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So far I have only worked with ATmega32 chips, programming them in C. Now I have to work with an ATTINY12, which can only be programmed in ASM.

As a proof of concept, I wrote a simple program that turns on a LED on PB0. I can compile the code and flash the microcontroller successfully, but the LED does not turn on.

I verified that the circuit works as intended and I tried 2 different microcontroller to rule out a hardware issue. It looks like I am misunderstanding something in the source code I have assembled based on a couple of tutorials I've found.

#include <avr/io.h>
.org 0x00 
.global main

main:
    ldi R16,0b00000001
    out DDRB,R16           // Set PB0 as output pin

    ldi R16,0b00000001
    out PORTB,R16          // Set PB0 to high

loop:
    rjmp loop              // loop forever
.end

I compiled the source with Microchip Studio and flashed the chip with AVRDUDE. I also added LEDs to PB1-PB5 for debugging, but none of them showed any sign of life.

The program seems so simple and straightforward. What am I missing?

Edit: After a couple of very helpful comments, I found another weird behavior. When I try to set a single bit on PORTB using sbi PORTB, 1, which should set PB0 to high, the compiler throws an error operand out of range: 56. This does not make sense, because PORTB is supposed to have 6 bits (0-63). This indicates to me, that my main problem lies in the way I use PORTB in my code.

The same applies to sbi DDRB, 1, only that the compile error reads operand out of range: 55.

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  • 1
    \$\begingroup\$ May i ask: Why is it only programble via ASM? \$\endgroup\$ Jan 12, 2023 at 19:12
  • 2
    \$\begingroup\$ Basic questions: Clock is active? VCC is present? Fuses are correct? RESET is inactive? \$\endgroup\$ Jan 12, 2023 at 19:18
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    \$\begingroup\$ @ElectronicsStudent C compilers don't support so minimalistic CPU cores. This has no RAM at all. \$\endgroup\$
    – Justme
    Jan 12, 2023 at 19:53
  • \$\begingroup\$ @ElectronicsStudent thanks for your questions. I am working with new chips and didn't mess with the fuses or the clock. VCC is present, programming the chip works without problems. There is no connection to the RESET pin after I am done flashing. \$\endgroup\$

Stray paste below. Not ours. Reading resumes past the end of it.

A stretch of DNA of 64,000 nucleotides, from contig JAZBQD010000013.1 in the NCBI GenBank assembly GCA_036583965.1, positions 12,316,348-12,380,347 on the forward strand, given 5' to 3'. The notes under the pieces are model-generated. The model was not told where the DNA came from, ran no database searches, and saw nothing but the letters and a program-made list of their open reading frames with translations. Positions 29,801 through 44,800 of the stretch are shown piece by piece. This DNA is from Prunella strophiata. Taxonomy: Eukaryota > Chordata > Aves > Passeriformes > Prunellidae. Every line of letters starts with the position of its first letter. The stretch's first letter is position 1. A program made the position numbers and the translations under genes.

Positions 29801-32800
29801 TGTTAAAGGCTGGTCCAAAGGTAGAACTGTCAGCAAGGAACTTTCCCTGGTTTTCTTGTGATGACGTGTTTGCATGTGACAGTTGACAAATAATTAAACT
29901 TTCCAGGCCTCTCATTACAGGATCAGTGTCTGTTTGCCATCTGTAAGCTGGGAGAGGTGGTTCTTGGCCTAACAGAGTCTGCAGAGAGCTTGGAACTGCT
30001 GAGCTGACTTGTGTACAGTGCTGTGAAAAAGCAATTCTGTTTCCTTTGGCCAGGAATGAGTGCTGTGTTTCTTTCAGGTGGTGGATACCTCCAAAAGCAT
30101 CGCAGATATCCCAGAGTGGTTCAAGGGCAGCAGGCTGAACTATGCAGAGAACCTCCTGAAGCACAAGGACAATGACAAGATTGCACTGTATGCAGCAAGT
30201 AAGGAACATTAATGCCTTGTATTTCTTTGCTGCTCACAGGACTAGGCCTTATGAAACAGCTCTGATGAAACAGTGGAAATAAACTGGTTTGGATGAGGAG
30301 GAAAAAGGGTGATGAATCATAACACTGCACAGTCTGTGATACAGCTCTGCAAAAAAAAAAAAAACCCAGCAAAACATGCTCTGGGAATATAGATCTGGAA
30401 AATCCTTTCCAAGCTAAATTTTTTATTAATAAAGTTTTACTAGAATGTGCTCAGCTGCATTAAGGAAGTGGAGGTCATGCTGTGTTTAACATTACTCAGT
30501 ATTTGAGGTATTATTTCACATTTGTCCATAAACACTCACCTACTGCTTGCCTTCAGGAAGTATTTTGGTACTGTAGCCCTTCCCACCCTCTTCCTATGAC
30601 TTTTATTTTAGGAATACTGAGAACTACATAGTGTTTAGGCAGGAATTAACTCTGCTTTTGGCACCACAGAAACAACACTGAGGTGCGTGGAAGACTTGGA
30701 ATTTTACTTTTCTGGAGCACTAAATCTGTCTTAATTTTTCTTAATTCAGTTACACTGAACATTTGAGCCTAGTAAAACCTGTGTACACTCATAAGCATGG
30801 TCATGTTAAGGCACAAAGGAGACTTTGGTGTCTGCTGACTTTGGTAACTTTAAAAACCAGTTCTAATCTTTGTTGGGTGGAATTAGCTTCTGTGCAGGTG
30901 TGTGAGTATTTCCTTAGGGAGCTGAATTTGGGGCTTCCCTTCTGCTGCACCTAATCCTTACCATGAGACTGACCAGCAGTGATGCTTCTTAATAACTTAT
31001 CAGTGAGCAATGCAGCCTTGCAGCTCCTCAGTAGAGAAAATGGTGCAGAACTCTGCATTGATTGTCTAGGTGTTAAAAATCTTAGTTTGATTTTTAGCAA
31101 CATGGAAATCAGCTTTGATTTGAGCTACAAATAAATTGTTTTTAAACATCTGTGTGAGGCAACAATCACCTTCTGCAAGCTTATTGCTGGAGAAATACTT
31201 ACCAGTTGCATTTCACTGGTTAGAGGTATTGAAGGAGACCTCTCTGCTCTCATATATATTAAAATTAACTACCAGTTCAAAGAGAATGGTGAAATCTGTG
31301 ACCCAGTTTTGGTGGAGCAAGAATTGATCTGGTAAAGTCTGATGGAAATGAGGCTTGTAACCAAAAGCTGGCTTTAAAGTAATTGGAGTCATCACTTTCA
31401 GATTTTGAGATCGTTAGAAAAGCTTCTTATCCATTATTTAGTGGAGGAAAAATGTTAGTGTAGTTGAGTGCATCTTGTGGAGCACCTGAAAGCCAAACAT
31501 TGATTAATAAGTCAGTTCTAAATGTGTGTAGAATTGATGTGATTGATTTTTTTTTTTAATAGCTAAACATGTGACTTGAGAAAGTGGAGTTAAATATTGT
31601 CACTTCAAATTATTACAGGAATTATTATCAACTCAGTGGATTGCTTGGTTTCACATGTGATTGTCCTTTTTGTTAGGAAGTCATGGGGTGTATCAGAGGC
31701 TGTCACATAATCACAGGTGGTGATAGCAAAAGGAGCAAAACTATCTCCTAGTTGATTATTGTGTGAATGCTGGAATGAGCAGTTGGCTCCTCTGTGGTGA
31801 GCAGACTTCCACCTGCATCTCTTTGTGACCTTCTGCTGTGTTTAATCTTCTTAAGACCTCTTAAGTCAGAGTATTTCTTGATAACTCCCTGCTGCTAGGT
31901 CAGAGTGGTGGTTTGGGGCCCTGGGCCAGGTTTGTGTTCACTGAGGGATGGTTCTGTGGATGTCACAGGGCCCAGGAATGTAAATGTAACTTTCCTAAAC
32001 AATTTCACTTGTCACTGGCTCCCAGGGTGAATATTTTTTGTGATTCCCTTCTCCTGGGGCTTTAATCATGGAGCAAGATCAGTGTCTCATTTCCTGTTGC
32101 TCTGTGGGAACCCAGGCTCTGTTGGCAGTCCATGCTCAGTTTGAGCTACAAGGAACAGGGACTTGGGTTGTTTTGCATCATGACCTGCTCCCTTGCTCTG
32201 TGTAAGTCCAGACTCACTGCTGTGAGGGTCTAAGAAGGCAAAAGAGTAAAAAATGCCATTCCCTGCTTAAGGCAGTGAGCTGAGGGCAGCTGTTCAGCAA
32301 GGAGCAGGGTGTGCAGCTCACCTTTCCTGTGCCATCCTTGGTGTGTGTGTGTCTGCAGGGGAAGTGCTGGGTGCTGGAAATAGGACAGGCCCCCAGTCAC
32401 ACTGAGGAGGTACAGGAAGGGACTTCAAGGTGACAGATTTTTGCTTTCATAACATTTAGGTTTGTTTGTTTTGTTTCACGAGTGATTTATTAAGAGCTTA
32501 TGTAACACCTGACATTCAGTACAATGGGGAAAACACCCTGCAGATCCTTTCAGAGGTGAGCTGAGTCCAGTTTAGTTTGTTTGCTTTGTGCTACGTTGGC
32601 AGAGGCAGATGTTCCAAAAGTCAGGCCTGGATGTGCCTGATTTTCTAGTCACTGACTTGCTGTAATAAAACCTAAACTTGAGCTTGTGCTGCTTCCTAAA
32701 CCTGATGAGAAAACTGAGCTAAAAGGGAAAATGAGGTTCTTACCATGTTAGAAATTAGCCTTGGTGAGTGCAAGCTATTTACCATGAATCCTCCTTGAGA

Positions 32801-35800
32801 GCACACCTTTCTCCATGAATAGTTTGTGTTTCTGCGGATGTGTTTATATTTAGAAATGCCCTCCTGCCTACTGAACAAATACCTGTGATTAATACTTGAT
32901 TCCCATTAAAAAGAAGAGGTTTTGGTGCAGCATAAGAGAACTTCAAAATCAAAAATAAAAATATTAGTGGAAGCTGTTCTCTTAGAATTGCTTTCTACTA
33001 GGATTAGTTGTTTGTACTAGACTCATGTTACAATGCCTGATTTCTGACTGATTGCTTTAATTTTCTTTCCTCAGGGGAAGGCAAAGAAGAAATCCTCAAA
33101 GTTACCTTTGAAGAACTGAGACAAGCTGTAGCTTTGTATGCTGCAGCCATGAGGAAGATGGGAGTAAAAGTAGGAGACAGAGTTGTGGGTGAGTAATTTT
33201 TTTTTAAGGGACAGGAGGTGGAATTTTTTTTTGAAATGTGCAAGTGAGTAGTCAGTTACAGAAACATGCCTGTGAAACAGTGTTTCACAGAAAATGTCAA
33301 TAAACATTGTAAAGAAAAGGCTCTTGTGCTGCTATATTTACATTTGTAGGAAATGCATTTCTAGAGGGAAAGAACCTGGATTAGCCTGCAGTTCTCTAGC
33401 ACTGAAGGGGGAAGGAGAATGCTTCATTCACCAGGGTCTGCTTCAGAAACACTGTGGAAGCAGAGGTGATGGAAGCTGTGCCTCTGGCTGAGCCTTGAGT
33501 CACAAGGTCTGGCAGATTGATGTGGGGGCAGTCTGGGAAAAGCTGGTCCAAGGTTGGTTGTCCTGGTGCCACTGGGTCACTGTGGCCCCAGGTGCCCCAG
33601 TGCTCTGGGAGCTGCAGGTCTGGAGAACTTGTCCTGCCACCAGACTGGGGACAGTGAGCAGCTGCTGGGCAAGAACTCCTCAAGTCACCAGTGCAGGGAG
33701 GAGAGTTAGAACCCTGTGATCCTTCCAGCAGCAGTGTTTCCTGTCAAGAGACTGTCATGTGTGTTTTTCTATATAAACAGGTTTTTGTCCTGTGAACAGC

– Demento
    Jan 12, 2023 at 21:56
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    \$\begingroup\$ @thebusybee Opend a new Question for this. I am curious now! electronics.stackexchange.com/questions/649851/… \$\endgroup\$ Jan 13, 2023 at 7:38

3 Answers 3

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After countless hours of deep dives into datasheets and old source code I found the underlying problem.

PORTB, DDRB and other constants point to address locations in the I/O space of the controller. For the ATTiny12 controller, those are defined in iotn12.h included via avr/io.h:

/* Data Direction Register, Port B */
#define DDRB    _SFR_IO8(0x17)

/* Data Register, Port B */
#define PORTB   _SFR_IO8(0x18)

_SFR_IO8 is defined in sfr_defs.h. It basically implements a switch for different architectures to either use on offset of 0x20 or not. Somehow this switch fails for the ATTiny12 and sets the offset to 0x20, although no offset should be used.

This results in PORTB and DDRB pointing at the wrong locations in memory. As long as data is only written via out from a register to those locations, the compiler doesn't complain, but when sbi or cbi is used, the compiler throws an operand out of range error, because those commands can't be used to manipulate those memory locations.

So, when using PORTB and DDRB or even _SFR_IO8(0x18) directly with out, the compiler doesn't complain but the program obviously doesn't work, because values are written to the wrong location.